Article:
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Billy Beeman Keeps the Campfires Burning for 70 Years
By Rex Poindexter
(more articles from this author)
2003-03-14
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It’s been a long and sometimes dusty road for 76-year old cowboy singer and poet Billy Beeman from the Texas panhandle to his home today in Reseda, CA. "Nothing ever works out the way you plan it. I’ve gone from rags to riches, to rags, and back to riches again."

At age 6, Woody Guthrie’s uncle showed Billy his first few guitar chords and soon he'd made his stage debut in his dusty coveralls singing with Woody himself all 21 verses of Woody's "May I Sleep in Your Barn Tonight, Mister."

As his two younger brothers Bob and Don, and eventually sister Shirley got interested, their parents dressed them in matching cowboy outfits and Billy helped his siblings learn a few licks. The act quickly grew from playing for street tips, to serenading in restaurants, to 15-minute daily radio performances in Amarillo after school. Soon, swing-legend-to-be Bob Wills, who was then still "merely a barber," was showing Billy his bowing technique, and the mentoring was a gift Billy would learn to pass on again and again.

Through the years, Billy would meet and work alongside legends Gene Autry, Roy Rogers, Spade Cooley and many others. The Beeman family act, through a church connection to Walter Knott's mother, became the very first street entertainers hired to play the new Knott's Berry Farm theme park in Buena Park, "back when the thrill rides were the burros, the stagecoach and the narrow-gauge railroad!".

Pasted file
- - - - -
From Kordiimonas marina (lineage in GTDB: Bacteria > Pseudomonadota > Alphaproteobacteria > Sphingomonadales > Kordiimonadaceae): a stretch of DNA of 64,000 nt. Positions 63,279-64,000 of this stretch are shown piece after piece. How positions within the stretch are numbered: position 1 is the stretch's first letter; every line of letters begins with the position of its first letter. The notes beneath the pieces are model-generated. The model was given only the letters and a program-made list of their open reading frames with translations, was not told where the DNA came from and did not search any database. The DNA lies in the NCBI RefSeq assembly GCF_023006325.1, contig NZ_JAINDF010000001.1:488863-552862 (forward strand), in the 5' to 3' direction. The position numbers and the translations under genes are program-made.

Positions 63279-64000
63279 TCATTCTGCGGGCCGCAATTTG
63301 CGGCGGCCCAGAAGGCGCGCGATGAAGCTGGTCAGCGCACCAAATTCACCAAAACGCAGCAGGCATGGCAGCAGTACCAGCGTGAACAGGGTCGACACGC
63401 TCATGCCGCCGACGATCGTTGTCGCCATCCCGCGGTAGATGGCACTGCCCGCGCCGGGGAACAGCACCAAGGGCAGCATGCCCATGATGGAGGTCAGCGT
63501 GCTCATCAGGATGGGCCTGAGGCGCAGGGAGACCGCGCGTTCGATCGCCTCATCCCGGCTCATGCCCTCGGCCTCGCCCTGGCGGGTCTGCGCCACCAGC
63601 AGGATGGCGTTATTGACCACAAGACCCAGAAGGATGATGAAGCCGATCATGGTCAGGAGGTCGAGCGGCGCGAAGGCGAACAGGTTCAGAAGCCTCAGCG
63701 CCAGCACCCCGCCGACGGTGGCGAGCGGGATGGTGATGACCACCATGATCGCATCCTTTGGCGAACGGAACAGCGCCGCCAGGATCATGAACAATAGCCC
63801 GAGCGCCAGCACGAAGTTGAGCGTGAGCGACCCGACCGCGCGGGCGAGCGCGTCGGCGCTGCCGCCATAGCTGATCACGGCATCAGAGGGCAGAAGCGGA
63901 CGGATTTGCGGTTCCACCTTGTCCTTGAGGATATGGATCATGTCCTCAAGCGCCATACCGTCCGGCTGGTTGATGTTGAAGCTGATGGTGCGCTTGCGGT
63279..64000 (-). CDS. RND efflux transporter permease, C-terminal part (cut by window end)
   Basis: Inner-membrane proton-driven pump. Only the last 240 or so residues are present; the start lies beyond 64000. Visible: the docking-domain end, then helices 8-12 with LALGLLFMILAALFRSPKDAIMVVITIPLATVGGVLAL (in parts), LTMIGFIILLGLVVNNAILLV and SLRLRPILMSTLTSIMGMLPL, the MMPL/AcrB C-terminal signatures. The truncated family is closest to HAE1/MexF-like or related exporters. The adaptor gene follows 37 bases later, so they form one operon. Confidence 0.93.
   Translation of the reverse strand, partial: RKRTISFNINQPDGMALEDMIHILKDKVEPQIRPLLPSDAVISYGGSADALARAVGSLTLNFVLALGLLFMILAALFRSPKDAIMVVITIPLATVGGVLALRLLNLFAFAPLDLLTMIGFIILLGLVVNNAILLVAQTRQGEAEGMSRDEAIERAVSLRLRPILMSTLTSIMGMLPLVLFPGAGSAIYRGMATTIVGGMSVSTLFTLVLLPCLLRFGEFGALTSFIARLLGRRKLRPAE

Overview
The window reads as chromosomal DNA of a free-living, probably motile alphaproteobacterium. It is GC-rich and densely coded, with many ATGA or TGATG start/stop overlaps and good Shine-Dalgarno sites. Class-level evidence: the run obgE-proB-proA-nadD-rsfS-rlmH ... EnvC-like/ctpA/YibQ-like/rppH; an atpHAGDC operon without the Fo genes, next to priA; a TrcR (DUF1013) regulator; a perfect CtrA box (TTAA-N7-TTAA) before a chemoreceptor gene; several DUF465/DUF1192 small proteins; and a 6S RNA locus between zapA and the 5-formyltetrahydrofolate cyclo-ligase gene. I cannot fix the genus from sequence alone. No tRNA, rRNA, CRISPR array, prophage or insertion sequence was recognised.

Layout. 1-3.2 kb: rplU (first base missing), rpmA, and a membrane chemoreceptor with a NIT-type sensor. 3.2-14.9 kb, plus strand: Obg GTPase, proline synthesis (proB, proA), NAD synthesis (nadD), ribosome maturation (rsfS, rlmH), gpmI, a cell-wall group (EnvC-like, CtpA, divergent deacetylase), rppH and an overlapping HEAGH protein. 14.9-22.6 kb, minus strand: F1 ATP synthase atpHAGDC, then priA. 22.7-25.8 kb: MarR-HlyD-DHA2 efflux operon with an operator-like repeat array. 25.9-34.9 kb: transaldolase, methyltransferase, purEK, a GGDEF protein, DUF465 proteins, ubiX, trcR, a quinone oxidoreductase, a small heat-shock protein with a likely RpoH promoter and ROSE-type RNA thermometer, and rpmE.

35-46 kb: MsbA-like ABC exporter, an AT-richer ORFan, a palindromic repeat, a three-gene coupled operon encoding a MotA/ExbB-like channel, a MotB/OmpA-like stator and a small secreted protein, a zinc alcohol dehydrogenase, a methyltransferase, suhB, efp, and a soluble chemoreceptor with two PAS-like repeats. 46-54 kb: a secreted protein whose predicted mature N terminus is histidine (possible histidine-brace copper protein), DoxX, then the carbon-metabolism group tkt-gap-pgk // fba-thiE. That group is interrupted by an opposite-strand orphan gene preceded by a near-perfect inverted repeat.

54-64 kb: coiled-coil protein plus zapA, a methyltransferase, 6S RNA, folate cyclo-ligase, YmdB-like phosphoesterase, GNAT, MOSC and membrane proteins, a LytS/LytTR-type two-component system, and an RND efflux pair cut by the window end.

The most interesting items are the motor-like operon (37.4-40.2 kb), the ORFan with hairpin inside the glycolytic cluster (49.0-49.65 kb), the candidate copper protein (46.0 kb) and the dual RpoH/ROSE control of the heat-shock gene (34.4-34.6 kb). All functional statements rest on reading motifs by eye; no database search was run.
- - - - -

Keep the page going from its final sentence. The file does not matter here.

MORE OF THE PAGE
Aside from a break for service duty and a Dallas radio gig, Billy fiddled with various musicians on the streets at Knott's and their venue The Wagon Camp from 1939 to 1968, joining The Wagon Masters in 1954, logging over 9000 shows there. More recently, it's been The Lobo Rangers that Billy is involved with, always featuring the good old-time campfire and swing tunes of his youth.

Along the trail, Billy's adventures have resulted in two marriages, four children and five grandchildren. His zest for gourmet cooking has been shared by son John, now also a part-time musician, father, and a managing partner at the Il Fornaio Restaurant in old-town Pasadena. A keen interest in photography had Billy documenting rare performances and events that has resulted in three handsome self-published volumes of photos and reminisces. He even taught elementary school for 16 years at Garden Grove Unified, and five years at Pepperdine's Graduate School of Music.

Billy's grandmother was half-Cherokee Indian, "But that wasn't something it was safe to be proud of" when he was in school. His heritage, though, was honored by his frequent trips to various reservations, meeting artists and collecting art, that eventually resulted in his ownership of five Indian and Southwestern art galleries, from Laguna Beach to Palm Springs.